The Cassini spacecraft looks down from high latitude over Dione and the system of wispy fractures that coats the moon's trailing side.
This view looks toward Dione (1,126 kilometers, or 700 miles across) from 43 degrees above the equator. North is up.
The image was taken in visible light with the Cassini spacecraft narrow-angle camera on Jan. 14, 2008. The view was acquired at a distance of approximately 938,000 kilometers (583,000 miles) from Dione and at a Sun-Dione-spacecraft, or phase, angle of 54 degrees. Image scale is 6 kilometers (4 miles) per pixel.
The Cassini-Huygens mission is a cooperative project of NASA, the European Space Agency and the Italian Space Agency. The Jet Propulsion Laboratory, a division of the California Institute of Technology in Pasadena, manages the mission for NASA's Science Mission Directorate, Washington, D.C. The Cassini orbiter and its two onboard cameras were designed, developed and assembled at JPL. The imaging operations center is based at the Space Science Institute in Boulder, Colo.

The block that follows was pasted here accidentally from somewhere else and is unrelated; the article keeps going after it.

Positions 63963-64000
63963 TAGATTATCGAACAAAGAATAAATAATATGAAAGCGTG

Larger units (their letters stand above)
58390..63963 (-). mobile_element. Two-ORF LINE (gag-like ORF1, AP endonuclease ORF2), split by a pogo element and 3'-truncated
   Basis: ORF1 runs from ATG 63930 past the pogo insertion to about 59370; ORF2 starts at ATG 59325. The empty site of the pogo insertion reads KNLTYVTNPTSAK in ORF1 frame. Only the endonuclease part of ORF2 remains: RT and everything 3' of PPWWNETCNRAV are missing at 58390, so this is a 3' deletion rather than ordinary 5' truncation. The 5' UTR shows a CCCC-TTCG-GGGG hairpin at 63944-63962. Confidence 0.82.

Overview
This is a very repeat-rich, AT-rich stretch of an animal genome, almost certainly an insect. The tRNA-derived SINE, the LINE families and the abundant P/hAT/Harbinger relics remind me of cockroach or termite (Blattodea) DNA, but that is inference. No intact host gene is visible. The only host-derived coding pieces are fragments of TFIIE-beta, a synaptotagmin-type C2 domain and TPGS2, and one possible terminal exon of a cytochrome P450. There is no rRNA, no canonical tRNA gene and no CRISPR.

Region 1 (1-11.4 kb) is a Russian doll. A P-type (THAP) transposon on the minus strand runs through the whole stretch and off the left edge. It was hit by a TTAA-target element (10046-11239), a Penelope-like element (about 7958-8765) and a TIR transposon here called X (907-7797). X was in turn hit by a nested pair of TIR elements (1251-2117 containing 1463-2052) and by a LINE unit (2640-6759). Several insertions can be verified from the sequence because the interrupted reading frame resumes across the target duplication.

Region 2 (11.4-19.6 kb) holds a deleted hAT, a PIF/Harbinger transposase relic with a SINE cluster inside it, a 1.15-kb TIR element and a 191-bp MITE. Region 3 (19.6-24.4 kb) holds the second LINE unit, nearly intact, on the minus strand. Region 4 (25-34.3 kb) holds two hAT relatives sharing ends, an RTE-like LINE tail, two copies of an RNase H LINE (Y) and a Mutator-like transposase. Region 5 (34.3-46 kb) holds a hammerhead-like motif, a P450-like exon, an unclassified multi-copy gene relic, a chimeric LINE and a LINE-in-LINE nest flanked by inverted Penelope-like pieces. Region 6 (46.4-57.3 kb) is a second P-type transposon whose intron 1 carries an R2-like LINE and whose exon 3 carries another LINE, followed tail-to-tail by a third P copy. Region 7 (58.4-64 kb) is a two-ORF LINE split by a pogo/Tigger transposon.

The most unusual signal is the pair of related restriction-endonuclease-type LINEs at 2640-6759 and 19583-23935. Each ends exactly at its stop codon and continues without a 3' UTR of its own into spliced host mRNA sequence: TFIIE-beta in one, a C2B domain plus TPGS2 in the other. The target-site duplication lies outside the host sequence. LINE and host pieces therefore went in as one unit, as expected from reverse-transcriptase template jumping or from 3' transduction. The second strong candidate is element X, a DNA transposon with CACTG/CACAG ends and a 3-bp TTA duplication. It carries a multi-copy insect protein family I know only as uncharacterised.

For more information about the Cassini-Huygens mission visit http://saturn.jpl.nasa.gov/home/index.cfm. The Cassini imaging team homepage is at http://ciclops.org.